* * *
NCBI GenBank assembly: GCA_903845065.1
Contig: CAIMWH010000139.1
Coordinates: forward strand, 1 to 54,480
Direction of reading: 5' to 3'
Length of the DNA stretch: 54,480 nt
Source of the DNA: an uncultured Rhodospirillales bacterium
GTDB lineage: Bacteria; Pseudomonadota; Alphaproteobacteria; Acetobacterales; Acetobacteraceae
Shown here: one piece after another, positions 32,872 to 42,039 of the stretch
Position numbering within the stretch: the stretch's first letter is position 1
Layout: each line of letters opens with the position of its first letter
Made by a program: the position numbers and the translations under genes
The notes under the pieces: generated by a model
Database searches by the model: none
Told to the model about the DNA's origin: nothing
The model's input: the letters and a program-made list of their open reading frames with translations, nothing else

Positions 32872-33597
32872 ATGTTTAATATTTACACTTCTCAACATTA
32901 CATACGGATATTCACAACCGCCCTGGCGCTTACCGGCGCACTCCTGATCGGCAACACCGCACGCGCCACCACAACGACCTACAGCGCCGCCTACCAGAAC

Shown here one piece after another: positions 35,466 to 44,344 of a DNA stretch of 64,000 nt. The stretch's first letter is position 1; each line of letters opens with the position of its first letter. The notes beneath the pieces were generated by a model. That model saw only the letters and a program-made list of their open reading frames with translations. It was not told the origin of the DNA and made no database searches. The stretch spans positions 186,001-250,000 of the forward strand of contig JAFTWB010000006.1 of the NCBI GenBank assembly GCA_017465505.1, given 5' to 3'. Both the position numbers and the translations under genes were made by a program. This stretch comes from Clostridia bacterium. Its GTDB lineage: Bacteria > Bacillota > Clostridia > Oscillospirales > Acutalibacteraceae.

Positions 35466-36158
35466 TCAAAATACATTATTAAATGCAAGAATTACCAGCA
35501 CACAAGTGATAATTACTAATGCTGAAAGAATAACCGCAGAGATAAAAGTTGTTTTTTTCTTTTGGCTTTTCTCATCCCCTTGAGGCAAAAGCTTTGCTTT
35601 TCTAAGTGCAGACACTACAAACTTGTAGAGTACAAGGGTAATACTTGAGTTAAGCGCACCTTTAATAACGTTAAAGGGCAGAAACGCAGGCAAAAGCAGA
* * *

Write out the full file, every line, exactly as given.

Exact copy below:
NCBI GenBank assembly: GCA_903845065.1
Contig: CAIMWH010000139.1
Coordinates: forward strand, 1 to 54,480
Direction of reading: 5' to 3'
Length of the DNA stretch: 54,480 nt
Source of the DNA: an uncultured Rhodospirillales bacterium
GTDB lineage: Bacteria; Pseudomonadota; Alphaproteobacteria; Acetobacterales; Acetobacteraceae
Shown here: one piece after another, positions 32,872 to 42,039 of the stretch
Position numbering within the stretch: the stretch's first letter is position 1
Layout: each line of letters opens with the position of its first letter
Made by a program: the position numbers and the translations under genes
The notes under the pieces: generated by a model
Database searches by the model: none
Told to the model about the DNA's origin: nothing
The model's input: the letters and a program-made list of their open reading frames with translations, nothing else

Positions 32872-33597
32872 ATGTTTAATATTTACACTTCTCAACATTA
32901 CATACGGATATTCACAACCGCCCTGGCGCTTACCGGCGCACTCCTGATCGGCAACACCGCACGCGCCACCACAACGACCTACAGCGCCGCCTACCAGAAC

Shown here one piece after another: positions 35,466 to 44,344 of a DNA stretch of 64,000 nt. The stretch's first letter is position 1; each line of letters opens with the position of its first letter. The notes beneath the pieces were generated by a model. That model saw only the letters and a program-made list of their open reading frames with translations. It was not told the origin of the DNA and made no database searches. The stretch spans positions 186,001-250,000 of the forward strand of contig JAFTWB010000006.1 of the NCBI GenBank assembly GCA_017465505.1, given 5' to 3'. Both the position numbers and the translations under genes were made by a program. This stretch comes from Clostridia bacterium. Its GTDB lineage: Bacteria > Bacillota > Clostridia > Oscillospirales > Acutalibacteraceae.

Positions 35466-36158
35466 TCAAAATACATTATTAAATGCAAGAATTACCAGCA
35501 CACAAGTGATAATTACTAATGCTGAAAGAATAACCGCAGAGATAAAAGTTGTTTTTTTCTTTTGGCTTTTCTCATCCCCTTGAGGCAAAAGCTTTGCTTT
35601 TCTAAGTGCAGACACTACAAACTTGTAGAGTACAAGGGTAATACTTGAGTTAAGCGCACCTTTAATAACGTTAAAGGGCAGAAACGCAGGCAAAAGCAGA